Another practice that the Vatican has done away with is the metochia/titular Churches. The metochion is an "embassy" Church: each patriarchate has a parish in each of the the other patriarchates. In that Church, the patriarch of the "foreign" patriarch is commemorated, not that of the patriarch. For instance, St. Rafael Hawaaweeny (1st Orthodox bishop ordained in the New World, and Arab ordained by Russians). was attached as deacon in the metochion of Antioch in Moscow. In that Church the Patriarch and Synod of Antioch, not Moscow, were commenorated. The metochian coordiantes relations between the patriarchs and their patriarchates. The way the Vatican has it now, they have instead titular Churches: each cardinal (the college itself being an innovation that doesn't date until after the Greast Schism) gets a titular Church in Rome, although he has no function in it, its just there to justify him as being a member of the curia electing the pope of Rome, although the bishop in question may never otherwise set foot in Rome, except for his mandatory ad limina visit (an innovation of only the last 5 or 6 centuries). The major basilicas are the metochia of the other patriarchates: since they are not in communion with the Vatican, they are defunct. Ironically the Vatican, St. Peter's is technically the metochion of Constantinople.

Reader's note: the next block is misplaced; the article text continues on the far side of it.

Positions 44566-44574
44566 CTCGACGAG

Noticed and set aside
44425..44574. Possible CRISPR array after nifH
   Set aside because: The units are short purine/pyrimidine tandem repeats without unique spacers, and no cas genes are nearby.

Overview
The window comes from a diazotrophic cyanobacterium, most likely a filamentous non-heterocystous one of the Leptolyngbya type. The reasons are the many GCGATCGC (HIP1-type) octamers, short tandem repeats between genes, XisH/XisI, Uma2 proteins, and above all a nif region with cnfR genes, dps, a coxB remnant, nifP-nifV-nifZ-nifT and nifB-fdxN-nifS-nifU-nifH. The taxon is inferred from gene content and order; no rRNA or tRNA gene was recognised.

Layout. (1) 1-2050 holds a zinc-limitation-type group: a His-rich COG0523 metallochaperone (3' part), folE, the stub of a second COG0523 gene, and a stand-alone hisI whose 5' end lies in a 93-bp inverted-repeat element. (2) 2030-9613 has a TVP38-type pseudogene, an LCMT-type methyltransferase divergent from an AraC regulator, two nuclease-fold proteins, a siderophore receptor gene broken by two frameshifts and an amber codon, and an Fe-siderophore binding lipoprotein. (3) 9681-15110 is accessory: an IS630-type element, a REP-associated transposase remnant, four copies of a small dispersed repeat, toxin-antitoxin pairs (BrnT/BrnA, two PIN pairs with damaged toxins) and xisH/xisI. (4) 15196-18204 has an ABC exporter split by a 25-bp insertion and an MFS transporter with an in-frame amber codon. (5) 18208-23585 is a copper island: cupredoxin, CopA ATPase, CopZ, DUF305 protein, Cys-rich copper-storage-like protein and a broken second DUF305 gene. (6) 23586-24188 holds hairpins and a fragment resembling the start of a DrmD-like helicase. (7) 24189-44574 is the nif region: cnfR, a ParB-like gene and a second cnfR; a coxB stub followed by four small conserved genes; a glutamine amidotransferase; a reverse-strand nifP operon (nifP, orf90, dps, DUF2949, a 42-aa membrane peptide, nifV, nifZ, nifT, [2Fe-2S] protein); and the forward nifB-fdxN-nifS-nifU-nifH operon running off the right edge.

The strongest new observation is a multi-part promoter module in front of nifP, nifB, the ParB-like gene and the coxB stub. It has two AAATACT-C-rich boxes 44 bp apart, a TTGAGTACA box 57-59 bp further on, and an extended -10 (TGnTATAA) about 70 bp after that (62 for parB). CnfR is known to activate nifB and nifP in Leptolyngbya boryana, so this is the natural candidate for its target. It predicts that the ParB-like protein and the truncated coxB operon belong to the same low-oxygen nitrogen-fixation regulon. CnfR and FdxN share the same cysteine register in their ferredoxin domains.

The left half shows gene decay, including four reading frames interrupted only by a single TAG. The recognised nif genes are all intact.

Now this all may sound unimportant, just symbolic. But it is not symbol over substance, but the substance of the symbol.

As SS Ignatius and Clement show, the Early Church saw the bishop as the font of Catholicism and unity. And when you look into how the Church of the first milleminium wove that into the life fo the Church, you see that the Orthodox continue the same, whereas the Vatican has changed them into "all roads lead to Rome," which was not the practice of the Church
I'll just add that Bishop Mark DOES have an antimens, just because the rules of the Archdiocese requires it (because of the relics in it?).
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« Reply #24 on: November 09, 2008, 11:41:09 AM »

According to dictionary definitions at http://www.google.com/search?q=define%3A+canonical&ie=utf-8&oe=utf-8&aq=t&rls=org.mozilla:en-US:official&client=firefox-a the following is how canonical is defined.